A is for anarchy: Daniel McGowan presents at PSU

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Illustration by Shannon Kidd

Daniel McGowan, former radical environmental activist and political prisoner, engaged an audience of students, community members, seniors and activists packed into two small rooms in Smith Memorial Student Union on April 7, 2017. Attendees listened to McGowan present his activist experiences while advocating for a broadening scope of radical political movements and supporting prisoners currently struggling in custody. 

McGowan, a college-educated anarchist and son of a New York City police officer, was arrested by federal marshals on Dec. 7, 2005.

McGowan was charged with arson and property destruction for crimes he committed four years earlier while he lived in Oregon. As a member of the radical environmentalist group Earth Liberation Front, McGowan fought to stop old-growth logging and introduction of genetically modified organisms into the environment. ELF’s methods included two incidents of arson at Superior Lumber in Glendale, Oregon and Jefferson Poplar Farm in Clatskanie, Oregon.

By strict definition, anarchy is a system in which there is no government and no hierarchy of power in society. Anarchists have participated in the civil rights movement through civil disobedience, protest against urban sprawl and deforestation, and criticism of elitist power structures.

In many cases anarchists have called for direct action involving arson or destruction of property. However, protests, fundraising, and lobbying have been just as big a part of anarchy’s history.

McGowan was arrested over 12 times at the beginning of his activism career. “I kind of burnt through a lot of the different tactics that our movements use,” McGowan said. “Including some of the more mainstream ones like writing letters and lobbying and things like that back in New York.”

McGowan moved back to New York in 2001 to live with his partner at the time and work at WomensLaw.org. McGowan was one of seven ELF members arrested on the same day. He was indicted after a conversation with a former co-activist was wiretapped.

As the events of 9/11 were still fresh in 2005, McGowan believed “the Department of Justice was on a path to indict old crimes.”

McGowan’s charge included a domestic terrorism enhancement, though his actions did not harm any lives or government property. McGowan was supported financially and socially through members of the anarchist community throughout his incarceration, but he became famous for his recounting of life in an ultra-secure Communications Management Unit in Marion, Illinois, which was originally built to house prisoners from Alcatraz.

In the Huffington Post’s series of articles on McGowan’s unusual journey through the prison system, McGowan detailed how prisoners were kept in solitary confinement for 23 hours at a time. He could no longer hug and kiss his wife during visitation, but instead had to talk to her through a monitored telephone across a thick pane of glass. Civil liberties groups like the National Lawyers Guild contested McGowan’s “terrorist” designation, as his actions had only resulted in property damage.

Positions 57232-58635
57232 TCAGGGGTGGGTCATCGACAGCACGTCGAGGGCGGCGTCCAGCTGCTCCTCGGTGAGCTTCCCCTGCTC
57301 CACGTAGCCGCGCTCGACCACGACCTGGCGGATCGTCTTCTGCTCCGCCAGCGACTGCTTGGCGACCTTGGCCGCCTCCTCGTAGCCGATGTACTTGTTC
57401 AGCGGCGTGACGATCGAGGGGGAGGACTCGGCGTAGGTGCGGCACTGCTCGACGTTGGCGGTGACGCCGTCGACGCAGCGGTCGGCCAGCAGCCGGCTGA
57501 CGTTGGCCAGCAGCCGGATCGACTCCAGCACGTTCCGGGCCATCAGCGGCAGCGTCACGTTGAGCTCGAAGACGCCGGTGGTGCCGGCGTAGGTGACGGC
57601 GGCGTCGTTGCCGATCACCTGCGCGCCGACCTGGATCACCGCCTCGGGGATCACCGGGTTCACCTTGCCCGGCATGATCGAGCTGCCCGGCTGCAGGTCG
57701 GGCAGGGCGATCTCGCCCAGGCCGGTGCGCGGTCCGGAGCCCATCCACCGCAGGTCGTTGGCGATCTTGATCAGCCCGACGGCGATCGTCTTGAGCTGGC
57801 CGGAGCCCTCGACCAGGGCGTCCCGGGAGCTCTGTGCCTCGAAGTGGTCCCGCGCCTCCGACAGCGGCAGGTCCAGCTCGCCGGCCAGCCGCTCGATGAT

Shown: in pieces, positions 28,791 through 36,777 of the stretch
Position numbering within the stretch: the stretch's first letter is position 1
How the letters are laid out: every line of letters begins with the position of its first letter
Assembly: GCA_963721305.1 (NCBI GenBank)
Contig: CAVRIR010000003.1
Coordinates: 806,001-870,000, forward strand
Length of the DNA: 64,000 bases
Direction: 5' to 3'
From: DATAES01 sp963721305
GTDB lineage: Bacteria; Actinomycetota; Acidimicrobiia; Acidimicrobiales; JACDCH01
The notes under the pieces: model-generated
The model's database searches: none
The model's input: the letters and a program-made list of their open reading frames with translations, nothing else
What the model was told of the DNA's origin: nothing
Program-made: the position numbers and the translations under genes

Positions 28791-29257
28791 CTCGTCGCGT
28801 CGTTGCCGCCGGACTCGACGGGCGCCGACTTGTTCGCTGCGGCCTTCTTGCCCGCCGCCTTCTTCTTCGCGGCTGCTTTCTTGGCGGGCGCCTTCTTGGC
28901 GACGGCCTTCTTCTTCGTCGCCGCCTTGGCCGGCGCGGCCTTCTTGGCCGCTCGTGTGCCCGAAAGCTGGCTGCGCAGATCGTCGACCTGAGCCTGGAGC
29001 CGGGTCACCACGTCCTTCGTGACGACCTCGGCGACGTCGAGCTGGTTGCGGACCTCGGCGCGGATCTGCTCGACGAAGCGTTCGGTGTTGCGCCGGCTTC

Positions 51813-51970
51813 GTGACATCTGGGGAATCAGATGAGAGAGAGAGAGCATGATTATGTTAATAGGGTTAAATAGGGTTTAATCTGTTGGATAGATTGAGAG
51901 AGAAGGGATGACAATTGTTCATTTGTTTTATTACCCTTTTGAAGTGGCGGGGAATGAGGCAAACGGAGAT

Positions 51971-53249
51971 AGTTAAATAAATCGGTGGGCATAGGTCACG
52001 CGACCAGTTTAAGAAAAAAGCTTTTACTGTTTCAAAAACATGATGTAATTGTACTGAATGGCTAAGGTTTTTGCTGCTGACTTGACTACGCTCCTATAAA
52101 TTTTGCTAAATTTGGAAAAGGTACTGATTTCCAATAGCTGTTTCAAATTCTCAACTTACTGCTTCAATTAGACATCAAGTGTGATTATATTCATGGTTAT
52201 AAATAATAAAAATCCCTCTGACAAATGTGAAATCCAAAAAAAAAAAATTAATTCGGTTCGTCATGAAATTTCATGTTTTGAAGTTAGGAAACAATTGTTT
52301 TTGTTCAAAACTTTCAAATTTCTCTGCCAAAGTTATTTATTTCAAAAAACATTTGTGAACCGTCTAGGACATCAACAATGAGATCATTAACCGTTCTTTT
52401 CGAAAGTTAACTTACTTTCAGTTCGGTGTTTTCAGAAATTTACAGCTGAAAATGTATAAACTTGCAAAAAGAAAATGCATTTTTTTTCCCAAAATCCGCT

Attendees of McGowan’s talk included not only black neckerchief-clad PSU students donning anti-Nazi patches and combat boots, but also environmentalists, community anarchist supporters, and senior citizens.

One such community member, Cindy, who requested the Vanguard not publish her last name, said, “If we don’t shake things up a bit, make a stink, nothing will change.” Cindy flaunted a “Vegan for life” tattoo on her left forearm and said she works with Northwest VEG, an organization that helps people transition to plant-based diets.

Another attendee had the Anarchist Black Cross symbol—a fist rising from a cross—tattooed to his arm, while his neighbor drank from a water bottle adorned with a “Support Daniel McGowan” bumper sticker.

At the back of the room, representatives from the Portland Anarchist Black Cross held a table of postcards with prison addresses of political prisoners so attendees could write them support letters, as well as political stickers, one of which read, “Good Night Alt-Right.”

Justin Floyd, a PSU alum and organizer with Portland ABC, said the ABC does “basically anything we can do to put prisoners on blast or to provide material support for them.” McGowan was a recipient of fundraising and support letters sent by ABC members and workshop participants and reached out to Portland ABC to help advertise his visit and distribute his zine about Communications Management Units.

Addressing anarchist’s media reputation, particularly after recent anti-Trump protests, Floyd, like McGowan, stressed that the public likes to focus on the most “spectacular” crimes committed by anarchists, such as arson or property destruction, rather than the ideologies behind them.

“We at the Anarchist Black Cross and other anarchist communities across the U.S. immediately noticed when people like the Oregonian or Fox News or others immediately threw us under the bus,” Floyd said. “Same with the Portland Police Bureau.”

McGowan said he chose to leave the ELF when he realized his actions did not agree with his morals. Though he said he did not want to tell other anarchists how to go about their activism, McGowan warned the audience against the cycle of ineffective actions that leave some activists “burned out.”

For more on anarchism in Portland, contact Radical Education PSU, the student organization that sponsored McGowan’s visit. Students can also attend a Portland ABC meeting, workshop, or letter-writing group to get involved with the community.

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